Video: Integrity Assessment of Mooring Systems Using Position Measurements
- Riccardo Righetti (Maritime Research Institute Netherland) | Nicolaas CH Troost (MARIN) | Pieter J. Aalberts (MARIN) | Remco Hageman (MARIN)
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- Offshore Technology Conference
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- 2020. Copyright is retained by the author. This document is distributed by OTC with the permission of the author. Contact the author for permission to use material from this document.
- 4.5.4 Mooring Systems, 4.5 Offshore Facilities and Subsea Systems, 4.5.3 Floating Production Systems
- Position Monitoring, Differential GPS, Mooring Integrity, Failure Detection
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Floating Production Systems (FPS) remain on station many years without dry docking. The mooring lines, which ensure station keeping, are designed to last the entire service life of the FPS. However, many mooring line failures or premature replacements have occurred in the past . Most existing mooring line failure alarm systems utilize subsea load cells or inclinometers, which are expensive to maintain or replace and are not sufficiently reliable . Hence, this paper presents a new methodology to assess the mooring integrity by means of position measurements only, which is less expensive and potentially more reliable. This methodology for mooring line integrity assessment was developed as part of the LifeLine Joint Industry Project and focuses on application for a variety of FPSOs with different characteristics. The methodology contains two different approaches for the position data processing. One approach is an event-based method. It attempts to identify failure events by the semi-instantaneous shift in the mean static offset of the floater. The second approach is a status-based method. It assesses the integrity of the mooring lines by keeping track of the unit position in a longer time frame.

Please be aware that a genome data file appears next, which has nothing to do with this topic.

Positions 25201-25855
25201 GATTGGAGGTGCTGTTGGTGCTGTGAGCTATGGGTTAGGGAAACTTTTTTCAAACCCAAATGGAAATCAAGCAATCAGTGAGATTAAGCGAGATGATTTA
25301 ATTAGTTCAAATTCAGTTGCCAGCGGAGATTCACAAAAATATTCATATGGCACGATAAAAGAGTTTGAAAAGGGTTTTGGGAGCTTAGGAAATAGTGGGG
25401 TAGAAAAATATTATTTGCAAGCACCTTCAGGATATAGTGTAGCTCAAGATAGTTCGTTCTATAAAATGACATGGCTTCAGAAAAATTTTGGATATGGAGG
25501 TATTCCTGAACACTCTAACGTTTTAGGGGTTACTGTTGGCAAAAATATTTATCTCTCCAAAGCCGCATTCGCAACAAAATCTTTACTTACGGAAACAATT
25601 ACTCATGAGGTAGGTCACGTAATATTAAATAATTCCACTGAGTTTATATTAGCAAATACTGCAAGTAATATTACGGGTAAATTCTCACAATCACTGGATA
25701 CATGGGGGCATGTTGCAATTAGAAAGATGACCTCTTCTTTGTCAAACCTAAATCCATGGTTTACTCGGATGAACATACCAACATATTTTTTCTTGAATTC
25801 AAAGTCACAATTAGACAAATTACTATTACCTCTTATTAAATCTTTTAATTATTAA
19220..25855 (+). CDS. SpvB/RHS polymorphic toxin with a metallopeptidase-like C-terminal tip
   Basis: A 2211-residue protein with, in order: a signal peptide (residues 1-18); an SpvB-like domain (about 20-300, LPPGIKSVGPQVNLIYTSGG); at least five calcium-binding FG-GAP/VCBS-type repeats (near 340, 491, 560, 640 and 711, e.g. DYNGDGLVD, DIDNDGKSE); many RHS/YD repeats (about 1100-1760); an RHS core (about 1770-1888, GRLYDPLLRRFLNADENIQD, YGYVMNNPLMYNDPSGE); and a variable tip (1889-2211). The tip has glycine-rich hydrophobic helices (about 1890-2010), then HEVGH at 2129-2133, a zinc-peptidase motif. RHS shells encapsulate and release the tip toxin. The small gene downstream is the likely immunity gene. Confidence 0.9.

In this paper the methodology will be described in general and the validation results will be presented. Validation is done by using simulated blind tests as well as in-service measurements of several FPSOs. The validation results of blind tests and in-service measurements are presented for 3 floaters. It was concluded that all mooring line failures were identified by the LifeLine methodology within the target time of two to twelve days, and in all cases the correct bundle with the broken mooring line was identified. This research is a big first step towards realizing a more reliable, more sustainable and less expensive mooring line failure warning system than the existing state-of-the-art systems. Further validation efforts will be continued in the LifeLine JIP, and a first prototype of the LifeLine system will soon be implemented on an FPSO in the field.